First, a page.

A traditional Chilkat robe in Pendleton wool
On Earth Day, we published a beautiful photo of Linda Benson Kusumoto in her traditional Chilkat robe standing in front of the Mendenhall Glacier in Alaska.
To us, it captured the spirit of celebrating the Earth. Linda’s robe is made entirely of Pendleton Eco-Wise Wool, and was handmade by her. She was gracious enough to give us some information on it, as well as some photos of it at celebrations. Along with her Chilkat robe, she sent photos of her family wearing traditional button blankets, also made by Linda with Pendleton wool.
Here is some background, courtesy of Linda.
My name is Linda Benson Kusumoto. I am a Tsimshian Native, from Metlakatla, Alaska. I lived part of my life in Portland, Oregon, where I found your wool and studied our traditional arts. Benson is my maiden name and is a Tsimshian family name. When our tribe moved to Alaska, transitioned by Father Duncan (a missionary from England), the individuals were given English names. My grandparents were given the name of Benson.
Chilkat robe – I believe that this started with the Tsimshian (my tribe). Our tribe originated from British Columbia long the Nash River, Father Duncan moved half of our tribe to Metlakatla, Alaska. It is said that the Tsimshian were once of the Nisgaa tribe. I belong to both tribes as a registered tribal member, my primary tribe is the Tsimshian Nation of Metlakatla, Alaska. Our cities are Old Metlakatla, British Columbia and Metlakatla, Alaska on Annette Island (sometimes referred to as New Metlakatla). My father and grandparents were born and raised on Annette Island, Metlakatla, Alaska. I was born in Seattle, Washington. With me in the photos are my daughter, Kelli Jean Coy; my sister, Valerie Benson Callahan; and my first cousin, Coral Sumner Lehtinen.
Traditional Alaska Native Button Blanket – These are made in traditional colors of red & black, and sometimes in royal blue and/or ivory. These are designed, created and worn by the Tsimshian, Haida, and the Tlingit tribes of Alaska, especially for Celebration, held every other year in Juneau, Alaska.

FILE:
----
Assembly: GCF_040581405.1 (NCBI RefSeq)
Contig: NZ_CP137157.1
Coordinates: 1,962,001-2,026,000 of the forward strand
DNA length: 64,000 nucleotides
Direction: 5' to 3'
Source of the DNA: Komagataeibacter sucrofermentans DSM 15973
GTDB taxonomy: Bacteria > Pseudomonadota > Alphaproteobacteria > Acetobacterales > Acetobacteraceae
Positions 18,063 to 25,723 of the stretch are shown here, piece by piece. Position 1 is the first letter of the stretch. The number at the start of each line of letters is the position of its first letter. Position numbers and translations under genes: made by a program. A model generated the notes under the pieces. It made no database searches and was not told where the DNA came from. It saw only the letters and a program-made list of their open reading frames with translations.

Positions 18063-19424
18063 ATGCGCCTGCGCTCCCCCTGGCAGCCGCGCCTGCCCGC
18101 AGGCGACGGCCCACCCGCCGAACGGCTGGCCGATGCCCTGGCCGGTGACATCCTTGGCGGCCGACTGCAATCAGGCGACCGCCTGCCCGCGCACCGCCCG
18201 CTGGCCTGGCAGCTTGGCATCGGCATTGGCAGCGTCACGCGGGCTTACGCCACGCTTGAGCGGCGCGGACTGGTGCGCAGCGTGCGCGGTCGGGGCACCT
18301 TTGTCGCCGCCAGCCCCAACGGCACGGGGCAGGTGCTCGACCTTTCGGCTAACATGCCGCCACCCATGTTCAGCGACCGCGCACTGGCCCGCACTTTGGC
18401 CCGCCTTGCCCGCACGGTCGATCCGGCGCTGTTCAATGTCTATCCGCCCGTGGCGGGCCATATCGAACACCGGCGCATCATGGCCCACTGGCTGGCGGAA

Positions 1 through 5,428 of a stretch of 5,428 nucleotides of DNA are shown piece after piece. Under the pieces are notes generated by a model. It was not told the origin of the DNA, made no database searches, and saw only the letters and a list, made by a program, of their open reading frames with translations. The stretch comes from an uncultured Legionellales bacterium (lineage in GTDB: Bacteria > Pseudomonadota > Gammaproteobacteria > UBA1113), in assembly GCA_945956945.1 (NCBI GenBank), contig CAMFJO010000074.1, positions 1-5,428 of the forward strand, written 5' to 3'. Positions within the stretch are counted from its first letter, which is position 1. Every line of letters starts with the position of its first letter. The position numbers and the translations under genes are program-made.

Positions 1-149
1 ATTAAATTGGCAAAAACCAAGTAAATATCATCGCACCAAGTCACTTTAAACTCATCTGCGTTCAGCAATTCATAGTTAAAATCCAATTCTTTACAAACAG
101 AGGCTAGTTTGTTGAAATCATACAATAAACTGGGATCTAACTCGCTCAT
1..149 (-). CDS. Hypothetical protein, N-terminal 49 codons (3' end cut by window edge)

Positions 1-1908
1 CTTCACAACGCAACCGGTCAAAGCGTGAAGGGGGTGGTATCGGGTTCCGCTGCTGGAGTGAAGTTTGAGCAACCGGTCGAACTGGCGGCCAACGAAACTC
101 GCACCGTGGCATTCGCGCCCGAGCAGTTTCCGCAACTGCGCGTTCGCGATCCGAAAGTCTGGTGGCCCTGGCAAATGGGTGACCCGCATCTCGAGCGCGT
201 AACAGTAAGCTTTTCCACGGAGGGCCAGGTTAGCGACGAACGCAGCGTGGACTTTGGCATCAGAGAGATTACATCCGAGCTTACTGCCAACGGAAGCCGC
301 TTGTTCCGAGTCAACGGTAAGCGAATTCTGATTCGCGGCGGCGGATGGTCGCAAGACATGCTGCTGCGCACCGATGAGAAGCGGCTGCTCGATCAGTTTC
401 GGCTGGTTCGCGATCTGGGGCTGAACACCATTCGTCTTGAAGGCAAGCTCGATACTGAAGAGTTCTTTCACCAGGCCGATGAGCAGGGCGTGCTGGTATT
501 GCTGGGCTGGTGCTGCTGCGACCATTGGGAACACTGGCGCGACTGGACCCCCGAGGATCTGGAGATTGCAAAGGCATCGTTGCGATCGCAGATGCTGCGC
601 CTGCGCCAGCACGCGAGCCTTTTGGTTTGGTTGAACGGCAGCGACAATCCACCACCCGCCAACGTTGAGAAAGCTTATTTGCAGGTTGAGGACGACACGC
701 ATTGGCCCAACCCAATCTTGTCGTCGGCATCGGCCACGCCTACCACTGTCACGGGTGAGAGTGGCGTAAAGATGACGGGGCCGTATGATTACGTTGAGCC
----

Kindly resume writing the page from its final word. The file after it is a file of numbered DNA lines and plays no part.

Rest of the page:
Celebration – The button blankets and Chilkat robe shown in these photos have all been worn during Celebration, multiple years and for traditional potlatch ceremonies in Alaska. Here are some images of 2016 Celebration.
This is a photo of me wearing my full regalia for Celebration 2016. I also made leggings to match using Pendleton wool. And I am wearing our traditional red cedar bark hat.
Here is a button blanket that I made over 15 years ago and it still looks the same today. This photo was featured in the “Winds of Change” magazine when I won the Executive Excellence Professional award 2012 from the American Indian Science and Engineering Society (www.aises.org).
All photos Linda Benson Kusumoto, used with permission
Thank you so much, Linda, for sharing your traditions and robes with us. For anyone wondering where to buy Pendleton wool by the yard, here are two sources.
Pendleton Woolen Mill Store in Milwaukie, Oregon: You can stop by the store and see all the fabric offerings and special cuts in person! Or, you can peruse fabrics on the store’s blog and order over the phone. The store does ship internationally.
Woolen Mill Store Facebook (for store location, hours and phone number)
A wide selection of fabric is also available at the Pendleton website here: SHOP FABRIC